World War II

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1942 Feb 8 - Feb 11

Fall of Singapore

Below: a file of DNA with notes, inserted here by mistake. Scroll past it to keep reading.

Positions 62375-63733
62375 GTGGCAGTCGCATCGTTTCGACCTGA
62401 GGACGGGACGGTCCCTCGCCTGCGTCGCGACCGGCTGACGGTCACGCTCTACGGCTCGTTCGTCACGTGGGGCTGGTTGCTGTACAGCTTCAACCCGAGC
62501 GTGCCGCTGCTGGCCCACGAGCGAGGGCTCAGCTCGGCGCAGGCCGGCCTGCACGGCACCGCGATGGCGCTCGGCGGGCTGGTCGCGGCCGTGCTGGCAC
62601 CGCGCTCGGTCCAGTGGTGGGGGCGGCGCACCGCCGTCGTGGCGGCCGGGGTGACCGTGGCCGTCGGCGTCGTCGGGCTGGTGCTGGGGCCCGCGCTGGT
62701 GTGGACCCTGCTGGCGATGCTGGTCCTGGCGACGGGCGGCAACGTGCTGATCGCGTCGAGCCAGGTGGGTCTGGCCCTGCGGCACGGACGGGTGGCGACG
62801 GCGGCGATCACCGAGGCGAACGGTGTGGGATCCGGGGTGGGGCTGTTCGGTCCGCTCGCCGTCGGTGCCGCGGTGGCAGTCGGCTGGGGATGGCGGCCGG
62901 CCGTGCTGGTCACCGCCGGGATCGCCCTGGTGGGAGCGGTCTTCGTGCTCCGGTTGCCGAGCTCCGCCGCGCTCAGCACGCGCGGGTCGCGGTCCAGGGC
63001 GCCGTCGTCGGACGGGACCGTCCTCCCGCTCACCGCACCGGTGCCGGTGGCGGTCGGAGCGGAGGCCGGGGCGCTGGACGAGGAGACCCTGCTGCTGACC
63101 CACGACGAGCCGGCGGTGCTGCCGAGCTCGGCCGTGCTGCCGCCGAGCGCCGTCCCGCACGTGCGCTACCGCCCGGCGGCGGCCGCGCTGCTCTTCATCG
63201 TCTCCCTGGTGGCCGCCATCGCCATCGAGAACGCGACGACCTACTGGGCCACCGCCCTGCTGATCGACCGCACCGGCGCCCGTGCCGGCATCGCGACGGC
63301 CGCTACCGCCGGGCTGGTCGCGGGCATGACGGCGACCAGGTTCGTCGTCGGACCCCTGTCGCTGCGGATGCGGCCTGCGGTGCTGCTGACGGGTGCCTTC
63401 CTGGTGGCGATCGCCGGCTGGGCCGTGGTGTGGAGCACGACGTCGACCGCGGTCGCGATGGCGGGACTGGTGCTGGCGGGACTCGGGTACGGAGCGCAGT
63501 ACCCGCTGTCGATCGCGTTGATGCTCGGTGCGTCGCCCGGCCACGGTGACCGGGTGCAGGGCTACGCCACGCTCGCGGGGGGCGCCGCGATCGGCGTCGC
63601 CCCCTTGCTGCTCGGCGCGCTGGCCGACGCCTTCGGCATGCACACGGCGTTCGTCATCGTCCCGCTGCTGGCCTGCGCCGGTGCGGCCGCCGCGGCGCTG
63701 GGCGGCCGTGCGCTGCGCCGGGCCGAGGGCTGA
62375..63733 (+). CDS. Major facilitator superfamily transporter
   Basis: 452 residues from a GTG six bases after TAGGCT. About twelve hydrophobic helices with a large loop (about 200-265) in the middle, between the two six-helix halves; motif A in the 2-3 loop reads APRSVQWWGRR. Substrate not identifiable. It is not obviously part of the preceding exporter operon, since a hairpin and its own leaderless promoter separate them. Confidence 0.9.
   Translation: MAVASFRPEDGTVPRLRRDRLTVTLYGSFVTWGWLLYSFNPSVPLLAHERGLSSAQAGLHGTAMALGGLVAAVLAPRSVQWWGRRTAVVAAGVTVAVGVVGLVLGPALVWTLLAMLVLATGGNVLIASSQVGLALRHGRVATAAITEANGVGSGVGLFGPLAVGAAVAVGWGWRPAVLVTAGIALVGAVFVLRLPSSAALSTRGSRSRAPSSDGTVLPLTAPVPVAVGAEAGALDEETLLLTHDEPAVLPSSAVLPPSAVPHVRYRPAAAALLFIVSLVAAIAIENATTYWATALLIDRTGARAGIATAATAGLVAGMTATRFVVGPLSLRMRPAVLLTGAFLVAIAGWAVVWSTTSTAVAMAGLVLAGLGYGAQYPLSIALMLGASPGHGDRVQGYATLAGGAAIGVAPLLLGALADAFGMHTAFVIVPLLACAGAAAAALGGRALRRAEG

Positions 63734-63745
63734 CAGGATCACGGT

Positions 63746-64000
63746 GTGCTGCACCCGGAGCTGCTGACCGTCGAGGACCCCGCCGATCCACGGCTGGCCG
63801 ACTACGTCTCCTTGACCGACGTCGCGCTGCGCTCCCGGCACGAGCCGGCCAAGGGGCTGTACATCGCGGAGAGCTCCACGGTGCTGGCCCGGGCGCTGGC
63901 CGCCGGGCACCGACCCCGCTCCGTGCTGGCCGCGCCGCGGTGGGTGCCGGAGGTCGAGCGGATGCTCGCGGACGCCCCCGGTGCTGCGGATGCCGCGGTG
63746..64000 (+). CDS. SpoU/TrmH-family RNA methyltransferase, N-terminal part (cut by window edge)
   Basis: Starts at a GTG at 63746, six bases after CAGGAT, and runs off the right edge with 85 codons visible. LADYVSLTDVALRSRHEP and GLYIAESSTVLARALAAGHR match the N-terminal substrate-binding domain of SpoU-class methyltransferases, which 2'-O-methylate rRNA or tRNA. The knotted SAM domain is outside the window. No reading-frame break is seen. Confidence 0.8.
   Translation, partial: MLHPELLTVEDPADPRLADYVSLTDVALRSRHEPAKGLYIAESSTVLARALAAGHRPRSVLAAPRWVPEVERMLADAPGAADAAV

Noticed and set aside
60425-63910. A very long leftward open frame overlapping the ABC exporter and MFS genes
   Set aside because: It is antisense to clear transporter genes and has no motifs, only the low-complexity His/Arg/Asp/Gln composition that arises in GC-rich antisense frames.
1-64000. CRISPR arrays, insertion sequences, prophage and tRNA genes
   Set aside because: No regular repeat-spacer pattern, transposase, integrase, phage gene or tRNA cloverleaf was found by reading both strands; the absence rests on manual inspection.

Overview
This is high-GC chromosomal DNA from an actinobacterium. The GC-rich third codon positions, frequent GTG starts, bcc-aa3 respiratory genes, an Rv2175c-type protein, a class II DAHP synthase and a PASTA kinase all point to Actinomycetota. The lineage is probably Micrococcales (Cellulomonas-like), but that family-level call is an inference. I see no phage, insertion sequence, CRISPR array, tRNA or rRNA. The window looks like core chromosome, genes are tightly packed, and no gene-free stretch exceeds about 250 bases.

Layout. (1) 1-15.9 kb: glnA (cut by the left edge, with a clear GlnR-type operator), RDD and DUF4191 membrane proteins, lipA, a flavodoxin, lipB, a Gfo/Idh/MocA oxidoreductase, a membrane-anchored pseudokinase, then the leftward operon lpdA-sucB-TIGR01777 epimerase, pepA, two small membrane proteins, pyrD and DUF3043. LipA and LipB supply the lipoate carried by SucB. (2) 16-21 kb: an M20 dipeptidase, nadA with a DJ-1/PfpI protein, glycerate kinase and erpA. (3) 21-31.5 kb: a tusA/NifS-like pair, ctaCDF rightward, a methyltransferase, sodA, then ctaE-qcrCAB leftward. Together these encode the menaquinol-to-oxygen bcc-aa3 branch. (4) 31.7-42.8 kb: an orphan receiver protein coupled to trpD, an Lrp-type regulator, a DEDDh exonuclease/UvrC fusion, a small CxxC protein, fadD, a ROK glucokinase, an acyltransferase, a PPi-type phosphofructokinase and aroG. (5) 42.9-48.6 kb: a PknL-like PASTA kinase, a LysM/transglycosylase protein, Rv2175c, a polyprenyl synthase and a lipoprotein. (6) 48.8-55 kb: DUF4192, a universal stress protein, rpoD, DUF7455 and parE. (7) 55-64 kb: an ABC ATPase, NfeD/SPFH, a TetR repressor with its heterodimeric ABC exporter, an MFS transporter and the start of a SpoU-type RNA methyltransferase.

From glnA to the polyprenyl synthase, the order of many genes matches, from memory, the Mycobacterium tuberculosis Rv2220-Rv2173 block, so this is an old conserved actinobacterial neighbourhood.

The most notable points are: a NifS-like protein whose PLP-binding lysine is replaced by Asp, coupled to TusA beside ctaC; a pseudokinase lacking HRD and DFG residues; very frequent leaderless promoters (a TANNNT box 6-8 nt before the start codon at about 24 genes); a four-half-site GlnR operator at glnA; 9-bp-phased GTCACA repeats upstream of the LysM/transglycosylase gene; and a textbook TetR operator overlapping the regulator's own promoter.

The Fall of Singapore, also known as the Battle of Singapore, took place in the South–East Asian theatre of the Pacific War. The Empire of Japan captured the British stronghold of Singapore, with fighting lasting from 8 to 15 February 1942. Singapore was the foremost British military base and economic port in South–East Asia and had been of great importance to British interwar defence strategy. The capture of Singapore resulted in the largest British surrender in its history. Prior to the battle, Japanese General Tomoyuki Yamashita had advanced with about 30,000 men down the Malayan Peninsula in the Malayan campaign. The British erroneously considered the jungle terrain impassable, leading to a swift Japanese advance as Allied defences were quickly outflanked. The British Lieutenant-General, Arthur Percival, commanded 85,000 Allied troops at Singapore, although many units were under-strength and most units lacked experience. The British outnumbered the Japanese but much of the water for the island was drawn from reservoirs on the mainland. The British destroyed the causeway, forcing the Japanese into an improvised crossing of the Johore Strait. Singapore was considered so important that Prime Minister Winston Churchill ordered Percival to fight to the last man.